Wood is susceptible to moisture and can expand or contract depending on the humidity levels if not finished or kept properly.
While not as “easy to clean” as stainless steel or laminate, there are many more benefits than drawbacks with this type of surface.
5. Do you need special tools to install a butcher block countertop?
If you are installing a butcher block countertop, then you may need to purchase some special tools. Butcher blocks can be installed with basic tools such as a table saw, router and drill but there are many other things that will make the installation much easier. There are many tutorials and DIY videos that can be easily followed for cutting, fitting, joining, and finishing.
See our YouTube Channel for Great Butcher Block Videos
TIP: We generally use alot of clamps to hold everything in place and stable during the process!
6. Where can I buy a butcher block countertop locally or online?
The best place is Home Depot! Our 10+ wood species options in varying lengths and widths can only be found at Home Depot. Most options are online order and are shipped directly to you. Home Depot stands behind our product too if anything should arrive in a less-than-desirable condition.
7. Is it worth it in the long run if I don’t take proper care of my new counters and they get ruined after a few years?
Proper upkeep of butcher block countertops that are finished with mineral oil or another natural oil is critical for a long, beautiful life. You may find the Rule of 7 for the initial application of the oil finish helpful — once a day for 7 days, once a week for 7 months, and then once a month for 7 months. After the initial application of the oil finish, periodic maintenance applications of oil, 1-2 times a year, will be needed when your block seems to be drying out. Sealing oils may include danish oil, mineral oil, tung oil, linseed oil, etc. You may find that certain oils like the danish oil will need less frequent applications.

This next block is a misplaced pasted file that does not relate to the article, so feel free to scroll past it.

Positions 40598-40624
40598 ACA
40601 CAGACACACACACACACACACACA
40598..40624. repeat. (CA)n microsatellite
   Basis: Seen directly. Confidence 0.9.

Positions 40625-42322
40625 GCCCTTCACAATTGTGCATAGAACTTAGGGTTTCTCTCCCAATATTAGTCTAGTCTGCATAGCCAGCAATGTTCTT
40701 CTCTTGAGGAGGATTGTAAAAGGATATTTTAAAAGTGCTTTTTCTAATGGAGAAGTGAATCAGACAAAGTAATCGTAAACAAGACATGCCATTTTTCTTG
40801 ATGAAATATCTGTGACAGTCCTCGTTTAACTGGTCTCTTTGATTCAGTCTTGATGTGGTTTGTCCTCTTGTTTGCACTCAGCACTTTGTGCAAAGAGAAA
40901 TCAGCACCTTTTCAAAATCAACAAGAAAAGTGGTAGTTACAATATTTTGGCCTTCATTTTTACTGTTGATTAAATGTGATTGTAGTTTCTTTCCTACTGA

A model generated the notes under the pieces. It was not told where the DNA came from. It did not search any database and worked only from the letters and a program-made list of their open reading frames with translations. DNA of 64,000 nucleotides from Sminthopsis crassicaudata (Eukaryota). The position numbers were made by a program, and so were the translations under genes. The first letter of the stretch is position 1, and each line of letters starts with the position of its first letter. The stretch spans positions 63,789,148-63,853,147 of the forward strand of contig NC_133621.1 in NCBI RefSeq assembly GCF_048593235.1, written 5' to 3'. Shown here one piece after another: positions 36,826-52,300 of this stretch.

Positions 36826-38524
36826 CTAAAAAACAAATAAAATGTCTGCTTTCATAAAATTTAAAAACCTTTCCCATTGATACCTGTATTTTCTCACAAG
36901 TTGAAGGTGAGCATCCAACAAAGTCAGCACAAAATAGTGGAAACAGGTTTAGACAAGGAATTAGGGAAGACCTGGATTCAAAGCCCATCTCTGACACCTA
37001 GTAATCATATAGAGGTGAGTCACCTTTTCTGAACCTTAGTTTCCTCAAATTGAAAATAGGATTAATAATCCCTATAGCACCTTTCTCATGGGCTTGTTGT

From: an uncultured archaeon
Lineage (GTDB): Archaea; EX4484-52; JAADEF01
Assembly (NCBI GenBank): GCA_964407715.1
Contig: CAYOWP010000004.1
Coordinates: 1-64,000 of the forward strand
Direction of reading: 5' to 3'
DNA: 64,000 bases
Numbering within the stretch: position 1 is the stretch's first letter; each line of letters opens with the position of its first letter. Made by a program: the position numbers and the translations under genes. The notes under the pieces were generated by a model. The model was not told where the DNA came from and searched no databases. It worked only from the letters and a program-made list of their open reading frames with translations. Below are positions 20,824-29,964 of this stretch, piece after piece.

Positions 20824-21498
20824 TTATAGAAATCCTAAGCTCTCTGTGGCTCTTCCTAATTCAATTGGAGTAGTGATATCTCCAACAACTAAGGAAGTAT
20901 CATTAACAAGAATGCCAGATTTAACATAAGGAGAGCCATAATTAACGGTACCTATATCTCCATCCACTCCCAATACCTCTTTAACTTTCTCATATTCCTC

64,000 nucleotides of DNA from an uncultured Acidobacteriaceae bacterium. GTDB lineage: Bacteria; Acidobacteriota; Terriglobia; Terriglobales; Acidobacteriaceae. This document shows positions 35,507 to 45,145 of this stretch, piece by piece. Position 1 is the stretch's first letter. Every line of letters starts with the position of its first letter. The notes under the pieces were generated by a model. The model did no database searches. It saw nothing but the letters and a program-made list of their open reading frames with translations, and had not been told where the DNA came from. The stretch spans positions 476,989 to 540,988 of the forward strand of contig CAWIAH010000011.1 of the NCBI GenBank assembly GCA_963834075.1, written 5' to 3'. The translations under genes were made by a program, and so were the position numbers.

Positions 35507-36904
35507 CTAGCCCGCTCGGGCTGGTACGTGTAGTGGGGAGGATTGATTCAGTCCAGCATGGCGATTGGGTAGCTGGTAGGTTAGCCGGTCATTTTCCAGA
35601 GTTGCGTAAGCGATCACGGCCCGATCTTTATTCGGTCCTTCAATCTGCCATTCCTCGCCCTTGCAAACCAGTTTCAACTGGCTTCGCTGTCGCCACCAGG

If you do not intend to use your block as a cutting board, you can finish it in any sealant choice for less upkeep.
8. BONUS QUESTIONS!
Should I finish my butcher block with mineral oil or polyurethane? Do you want your kitchen countertop to look like it’s been lacquered with a shiny layer of clear varnish? Or do you prefer the natural, unfinished appearance that comes with mineral oil? The most popular oil finish is mineral oil because it’s safe for food prep areas that you intend to use as a butcher block.
As you know, the countertop is the focal point of any kitchen, so when you are considering a new one, it’s important to make sure that you’re getting what you want.
Hardwood Reflections butcher block provides an opportunity for you to personalize your kitchen by adding your own DIY stamp through stains and sealants.
There are a lot of different materials out there for your counters-granite, quartz, and marble all offer their own unique look and feel. But if you really want something that will stand up against wear and tear from everyday life in the kitchen, look great for years to come, and cost less, then butcher block may be right for you.